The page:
Background: While most surgeons agree that intramedullary nails are the implant of choice in the treatment of tibial shaft fractures, the decision to ream the intramedullary canal prior to nail insertion remains controversial. We therefore conducted an international survey of practicing orthopedic surgeons with an interest in fracture care (1) to identify surgeons' beliefs regarding the risks of infection and nonunion with intramedullary reaming, and (2) to identify factors associated with surgeons' beliefs. Material and Methods: We utilized focus groups, key informants and sampling to redundancy strategies to develop a survey to examine surgeons' preferences in the treatment of tibial shaft fractures. We mailed this survey to members of the Orthopedic Trauma Association, American Academy of Orthopedic Surgeons, and European trauma centers affiliated with AO International. Results: Of the 577 surgeons surveyed, 444 (77%) responded. Of the respondents, 60% had an academic practice, 84% supervised residents, and 65.1% had fellowship training in trauma. Surgeons, in general, believed reamed nails decreased the risk of nonunion and had no effect on infection risk in closed tibial shaft fractures; however, surgeons, on average, believed that there was no difference in reducing the risk of nonunion or infection in patients with open tibial shaft fractures. Surgeons aged > 50 years, those with past trauma fellowship training, and those practicing in North America were more likely to believe reamed intramedullary nailing reduced nonunion rates. Conclusion: The continued disagreement and controversy reflect the lack of definitive evidence regarding the relative merits of the two approaches, and indicate that more studies are needed to resolve this issue.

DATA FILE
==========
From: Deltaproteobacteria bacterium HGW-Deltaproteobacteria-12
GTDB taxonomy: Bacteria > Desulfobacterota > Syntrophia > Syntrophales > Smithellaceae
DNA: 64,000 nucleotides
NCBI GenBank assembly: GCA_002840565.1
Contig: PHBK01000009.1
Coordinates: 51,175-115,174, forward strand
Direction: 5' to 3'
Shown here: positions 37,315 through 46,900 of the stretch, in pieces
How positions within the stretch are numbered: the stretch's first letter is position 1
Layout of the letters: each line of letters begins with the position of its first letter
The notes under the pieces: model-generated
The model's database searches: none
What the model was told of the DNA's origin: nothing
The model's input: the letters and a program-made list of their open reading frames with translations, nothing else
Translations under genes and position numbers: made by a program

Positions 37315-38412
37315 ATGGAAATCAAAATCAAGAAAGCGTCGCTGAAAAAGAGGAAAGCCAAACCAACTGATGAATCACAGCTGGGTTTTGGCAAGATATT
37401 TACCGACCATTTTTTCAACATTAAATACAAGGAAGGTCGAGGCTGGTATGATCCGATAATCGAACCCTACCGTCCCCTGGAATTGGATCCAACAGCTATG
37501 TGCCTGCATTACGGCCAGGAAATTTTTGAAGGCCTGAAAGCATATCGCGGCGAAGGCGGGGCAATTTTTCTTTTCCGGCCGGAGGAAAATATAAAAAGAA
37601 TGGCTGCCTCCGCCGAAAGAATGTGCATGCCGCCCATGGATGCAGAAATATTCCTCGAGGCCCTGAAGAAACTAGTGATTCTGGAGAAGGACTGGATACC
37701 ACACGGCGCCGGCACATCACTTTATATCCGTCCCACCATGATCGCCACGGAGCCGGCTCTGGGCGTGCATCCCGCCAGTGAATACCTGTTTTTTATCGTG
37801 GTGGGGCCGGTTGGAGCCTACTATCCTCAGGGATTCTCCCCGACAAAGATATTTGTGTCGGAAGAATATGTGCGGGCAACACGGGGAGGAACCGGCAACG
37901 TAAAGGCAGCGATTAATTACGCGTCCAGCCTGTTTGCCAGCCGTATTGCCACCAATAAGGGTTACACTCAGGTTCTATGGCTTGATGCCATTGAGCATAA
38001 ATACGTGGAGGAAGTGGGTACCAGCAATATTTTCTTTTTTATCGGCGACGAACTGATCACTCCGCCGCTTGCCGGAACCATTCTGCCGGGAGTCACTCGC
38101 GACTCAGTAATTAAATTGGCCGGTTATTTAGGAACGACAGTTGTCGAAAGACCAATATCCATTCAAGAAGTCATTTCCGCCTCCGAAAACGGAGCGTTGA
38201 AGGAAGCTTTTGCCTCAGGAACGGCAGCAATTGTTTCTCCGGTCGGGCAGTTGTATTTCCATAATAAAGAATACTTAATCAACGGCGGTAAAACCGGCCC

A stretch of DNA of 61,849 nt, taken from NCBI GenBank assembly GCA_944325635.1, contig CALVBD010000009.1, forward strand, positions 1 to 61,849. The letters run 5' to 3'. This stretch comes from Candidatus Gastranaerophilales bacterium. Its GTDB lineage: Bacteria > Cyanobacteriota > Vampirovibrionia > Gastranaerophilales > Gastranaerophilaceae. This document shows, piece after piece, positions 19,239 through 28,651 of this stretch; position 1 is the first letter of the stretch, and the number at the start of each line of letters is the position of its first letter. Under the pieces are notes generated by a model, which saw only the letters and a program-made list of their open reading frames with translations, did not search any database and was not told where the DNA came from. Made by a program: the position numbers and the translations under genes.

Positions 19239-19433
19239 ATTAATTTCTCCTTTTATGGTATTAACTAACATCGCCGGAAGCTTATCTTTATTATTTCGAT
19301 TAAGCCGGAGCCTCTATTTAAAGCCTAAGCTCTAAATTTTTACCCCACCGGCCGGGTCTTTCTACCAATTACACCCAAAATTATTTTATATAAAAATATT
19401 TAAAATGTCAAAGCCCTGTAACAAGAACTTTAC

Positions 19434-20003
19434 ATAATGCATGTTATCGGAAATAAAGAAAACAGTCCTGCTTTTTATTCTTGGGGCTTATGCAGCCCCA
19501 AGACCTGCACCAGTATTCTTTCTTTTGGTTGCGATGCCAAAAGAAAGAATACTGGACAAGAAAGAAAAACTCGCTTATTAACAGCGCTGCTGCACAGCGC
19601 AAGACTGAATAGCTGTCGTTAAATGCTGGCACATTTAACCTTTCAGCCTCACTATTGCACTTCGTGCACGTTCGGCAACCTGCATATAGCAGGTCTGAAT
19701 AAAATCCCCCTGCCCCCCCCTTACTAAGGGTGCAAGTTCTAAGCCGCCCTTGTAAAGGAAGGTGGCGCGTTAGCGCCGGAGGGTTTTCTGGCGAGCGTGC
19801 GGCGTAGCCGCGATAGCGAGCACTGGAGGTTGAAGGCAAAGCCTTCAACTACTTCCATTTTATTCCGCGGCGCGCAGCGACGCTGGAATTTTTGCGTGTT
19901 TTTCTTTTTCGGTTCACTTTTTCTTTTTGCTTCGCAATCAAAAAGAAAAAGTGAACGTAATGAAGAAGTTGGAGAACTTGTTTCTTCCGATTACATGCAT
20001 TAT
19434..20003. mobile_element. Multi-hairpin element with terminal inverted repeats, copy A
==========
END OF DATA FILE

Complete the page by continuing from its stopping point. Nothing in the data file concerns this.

- Tibial fractures